Wake-Up Call For Parents
Out of all the hi-fi, over–hyped, glamorized, overpaid and stereotyped careers that make news today, peppered with extensive media attention such as red carpet awards, talk shows, exclusive interviews and photo shoots, the single most important and pivotal occupation a person – especially a woman – can have, is that of being a parent.
It is this behind–the–scenes, get–down–and–dirty, round–the–clock job that very few people can do well, and majority of those who do, receive little credit for that. Parenting is the most exhausting, fulfilling, demanding and satisfying role, responsibility and full–time job anyone can ever have. Whoever has become a parent would testify to its heady highs and, sadly, sometimes mortifying lows. The moment one sets eyes and holds in one’s arms a new life – a gift from Allah that is sent so miraculously, after months of waiting and anticipation – one changes forever. The joy one feels has no bounds. This new ‘baby’ life gives rise to new adjustments in all existing relationships, which change in order to accommodate the new arrival. As many people will tell you, they also change once they have a baby.
However, after a few years pass, there are some typical statements that parents of any age can be heard making: “Kids nowadays are so ungrateful…,” “In our time, we were much more disciplined and obedient…,” “We never shouted at our parents the way kids answer us back nowadays….,” and so on. I have hardly come across a parent who openly admits to having made a parenting mistake, e.g. saying something like, “Had I not been lax about my daily prayers when my children were young, perhaps they too, would be more regular in their prayers today,” or “I should not have scolded my daughter in front of her friends. I think she deserves an apology.”
More often than not, we find parents acting holier–than–thou and judgmental in front of their children, discussing their children’s weaknesses before friends and relatives, and detailing how difficult their children can make life for them. How often do we come across a parent who would readily apologize to their children for mistreating them or admit to being wrong in front of them?
Once a young person becomes a parent, it’s all about enforcing rules, dictating orders, and establishing discipline, which is admittedly a necessary part of good parenting, but you have to have some leeway thrown in too. The young parent forgets what it was like as a child, to be caught red–handed, or worse, to be scolded or punished. It seems as if, now that a couple have become parents, they can get away with treating their children however they like.
Remember, parents are very strong while their children are growing up. They control every aspect of a child’s life and have almost complete control over how they bring up their children. Apart from that all their past is buried and despite the mistakes parents commit against children, they still will consider them as role models while growing up. To say the least, being a parent is a position of extreme responsibility and accountability before Allah – one for which one can be called severely to be reprimanded, if one takes it lightly.
Here are a few tips that might help in good parenting In Sha Allah:
Apologize when we hurt the
Saying sorry for our mistakes will exalt your rank and teach our children to do the same. For example, saying to your toddler: “I’m sorry I yanked your arm so hard on the road. I was afraid of the cars passing by you and was just being careful. I did not mean to be so harsh, son,” would take a load off your back and make you feel better yourself.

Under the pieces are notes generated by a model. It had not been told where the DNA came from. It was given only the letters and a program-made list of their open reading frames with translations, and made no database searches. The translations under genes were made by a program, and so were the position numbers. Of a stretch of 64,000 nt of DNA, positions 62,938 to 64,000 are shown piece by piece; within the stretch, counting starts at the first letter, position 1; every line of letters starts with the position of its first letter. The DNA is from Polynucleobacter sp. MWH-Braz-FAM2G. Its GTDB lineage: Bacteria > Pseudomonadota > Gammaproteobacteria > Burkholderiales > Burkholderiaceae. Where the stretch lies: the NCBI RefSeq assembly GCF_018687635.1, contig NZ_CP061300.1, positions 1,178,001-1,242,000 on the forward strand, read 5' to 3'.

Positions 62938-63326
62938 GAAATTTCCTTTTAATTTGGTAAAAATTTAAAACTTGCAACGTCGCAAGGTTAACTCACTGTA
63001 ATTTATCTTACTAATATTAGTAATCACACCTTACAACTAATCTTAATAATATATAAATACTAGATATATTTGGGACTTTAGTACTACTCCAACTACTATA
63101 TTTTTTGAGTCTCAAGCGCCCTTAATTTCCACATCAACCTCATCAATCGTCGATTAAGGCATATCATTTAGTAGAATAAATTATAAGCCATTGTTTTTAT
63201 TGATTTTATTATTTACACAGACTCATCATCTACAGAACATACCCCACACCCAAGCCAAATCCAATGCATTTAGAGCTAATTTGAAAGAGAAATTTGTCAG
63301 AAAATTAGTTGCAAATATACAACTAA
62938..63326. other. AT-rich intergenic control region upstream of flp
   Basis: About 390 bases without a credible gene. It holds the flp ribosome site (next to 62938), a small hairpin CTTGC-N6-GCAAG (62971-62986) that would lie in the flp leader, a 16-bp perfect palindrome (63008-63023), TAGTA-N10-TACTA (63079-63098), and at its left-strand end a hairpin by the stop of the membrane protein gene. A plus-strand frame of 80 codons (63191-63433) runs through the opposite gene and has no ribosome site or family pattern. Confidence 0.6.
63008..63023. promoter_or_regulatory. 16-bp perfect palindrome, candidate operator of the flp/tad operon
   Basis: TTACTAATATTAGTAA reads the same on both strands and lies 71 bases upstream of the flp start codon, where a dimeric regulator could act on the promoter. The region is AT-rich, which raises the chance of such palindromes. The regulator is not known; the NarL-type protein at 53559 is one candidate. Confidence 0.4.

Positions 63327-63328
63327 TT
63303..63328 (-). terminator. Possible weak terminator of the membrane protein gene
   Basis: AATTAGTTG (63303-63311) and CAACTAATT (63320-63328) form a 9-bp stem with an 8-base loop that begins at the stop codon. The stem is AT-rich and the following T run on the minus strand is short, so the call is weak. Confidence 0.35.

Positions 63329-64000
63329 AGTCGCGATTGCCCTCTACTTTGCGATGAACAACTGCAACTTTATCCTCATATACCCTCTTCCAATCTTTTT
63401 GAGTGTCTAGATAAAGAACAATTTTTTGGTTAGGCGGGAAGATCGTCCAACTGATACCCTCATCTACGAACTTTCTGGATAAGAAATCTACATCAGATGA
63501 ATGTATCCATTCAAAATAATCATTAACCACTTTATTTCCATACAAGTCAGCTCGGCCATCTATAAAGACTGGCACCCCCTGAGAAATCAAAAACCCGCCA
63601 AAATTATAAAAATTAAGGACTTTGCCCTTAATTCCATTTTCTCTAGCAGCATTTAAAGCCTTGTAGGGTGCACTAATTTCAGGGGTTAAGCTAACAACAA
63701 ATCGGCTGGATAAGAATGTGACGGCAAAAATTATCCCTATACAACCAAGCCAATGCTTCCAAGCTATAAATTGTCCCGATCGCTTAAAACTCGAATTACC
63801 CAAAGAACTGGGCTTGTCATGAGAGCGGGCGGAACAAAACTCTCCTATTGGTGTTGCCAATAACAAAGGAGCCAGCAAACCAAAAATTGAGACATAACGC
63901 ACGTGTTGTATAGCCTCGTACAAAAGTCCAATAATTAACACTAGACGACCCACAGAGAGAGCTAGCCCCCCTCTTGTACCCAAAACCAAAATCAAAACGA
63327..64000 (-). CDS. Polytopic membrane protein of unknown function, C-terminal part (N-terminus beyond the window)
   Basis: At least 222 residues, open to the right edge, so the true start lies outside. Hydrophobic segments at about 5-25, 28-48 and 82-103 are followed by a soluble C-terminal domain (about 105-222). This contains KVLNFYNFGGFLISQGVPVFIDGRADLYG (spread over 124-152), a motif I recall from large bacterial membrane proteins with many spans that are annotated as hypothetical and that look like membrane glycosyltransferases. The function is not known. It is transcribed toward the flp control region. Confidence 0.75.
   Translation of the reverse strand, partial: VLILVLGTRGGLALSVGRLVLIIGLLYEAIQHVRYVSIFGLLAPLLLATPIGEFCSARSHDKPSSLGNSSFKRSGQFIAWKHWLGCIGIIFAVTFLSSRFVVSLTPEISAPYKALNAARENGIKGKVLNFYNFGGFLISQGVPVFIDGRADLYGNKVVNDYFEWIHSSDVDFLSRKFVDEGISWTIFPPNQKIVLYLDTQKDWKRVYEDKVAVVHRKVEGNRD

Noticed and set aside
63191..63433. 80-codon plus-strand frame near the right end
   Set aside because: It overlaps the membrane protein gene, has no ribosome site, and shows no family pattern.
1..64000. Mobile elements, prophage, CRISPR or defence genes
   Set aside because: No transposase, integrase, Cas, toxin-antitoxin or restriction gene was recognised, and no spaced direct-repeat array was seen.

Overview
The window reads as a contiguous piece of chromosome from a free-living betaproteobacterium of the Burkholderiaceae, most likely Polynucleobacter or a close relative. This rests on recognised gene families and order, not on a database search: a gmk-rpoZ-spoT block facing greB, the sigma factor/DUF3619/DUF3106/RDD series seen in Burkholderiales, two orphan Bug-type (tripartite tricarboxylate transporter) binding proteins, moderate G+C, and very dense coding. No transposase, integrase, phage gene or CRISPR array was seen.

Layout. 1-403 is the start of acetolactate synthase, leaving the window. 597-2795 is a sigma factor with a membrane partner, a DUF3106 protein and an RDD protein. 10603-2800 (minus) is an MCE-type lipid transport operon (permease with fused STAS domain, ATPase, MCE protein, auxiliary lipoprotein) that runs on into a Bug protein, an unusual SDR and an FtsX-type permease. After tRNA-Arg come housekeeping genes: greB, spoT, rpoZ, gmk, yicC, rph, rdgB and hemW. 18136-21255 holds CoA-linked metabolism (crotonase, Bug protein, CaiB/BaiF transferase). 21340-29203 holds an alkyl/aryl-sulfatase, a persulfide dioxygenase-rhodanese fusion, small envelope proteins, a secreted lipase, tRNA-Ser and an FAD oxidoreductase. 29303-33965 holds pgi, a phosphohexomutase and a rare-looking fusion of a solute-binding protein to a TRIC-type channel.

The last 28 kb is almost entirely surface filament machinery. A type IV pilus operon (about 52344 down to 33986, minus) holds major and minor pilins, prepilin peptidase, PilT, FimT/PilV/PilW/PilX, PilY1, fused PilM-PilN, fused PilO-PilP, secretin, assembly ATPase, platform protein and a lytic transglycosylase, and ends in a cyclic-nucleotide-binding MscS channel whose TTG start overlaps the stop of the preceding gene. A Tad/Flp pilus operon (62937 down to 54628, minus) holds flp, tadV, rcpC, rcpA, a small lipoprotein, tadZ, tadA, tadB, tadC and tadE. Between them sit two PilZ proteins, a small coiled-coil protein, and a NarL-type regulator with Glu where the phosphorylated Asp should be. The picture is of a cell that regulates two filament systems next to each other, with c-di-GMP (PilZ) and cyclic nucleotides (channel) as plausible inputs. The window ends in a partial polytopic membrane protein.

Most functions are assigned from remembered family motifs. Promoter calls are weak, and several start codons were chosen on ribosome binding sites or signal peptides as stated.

Admit your faults
Children can help their parents a lot, especially when the parents are over fifty. The former are in touch with the latest trends and news. If the parent has a humble attitude instead of a “know–it–all” one, they can pave the way for positive learning on both sides.
More importantly, though, winning an argument should never be your goal just because you have rights over your children. Say “you are right” to them when they are. That way, you will be teaching them by example to give you the respect which you deserve as well.
Parents will be questioned on the Day of Judgement about their duties towards children. Just being conscious of this impending reality will enable us to gloss over our children’s mistakes and shortcomings. We will focus instead on our own method of upbringing and whether it will be accepted by Allah.
Seek Allah’s forgiveness
In Islam, any position of authority is a position of responsibility and accountability before Allah, including parenthood. The more pious a person is, the more he fears Allah regarding the high positions he occupies in this world. That is why our pious predecessors would – literally – run away from the posts of judges and power that were offered to them. Similarly, we must keep track of our shortcomings as human beings and seek Allah’s forgiveness for our mistakes.
It is obvious that after having gone through the pains and strains of raising children, parents are entitled to greater rights. This is Allah’s own compensation of providing worldly “perks” for this tough job. However, focusing on the rights we deserve from others, instead of the duties we owe others, is not the way of earnest Muslims. If our children respect us, obey us and take care of us, they are doing themselves a favor.
We should instead make our intentions of bringing up children for the sake of Allah, as an investment for the Aakhirah. We should just do our job of instilling Islamic values in them, by imparting Islamic knowledge to them and guiding them to live an Islamic life. After that, what they do is between them and Allah and you are essentially a valued consultant in their lives.
I once heard a very pious and honorable Muslim advise us: “From birth to age 13, be strict in disciplining them; from 14 to 20, be their friend; after they are 21, let them go.”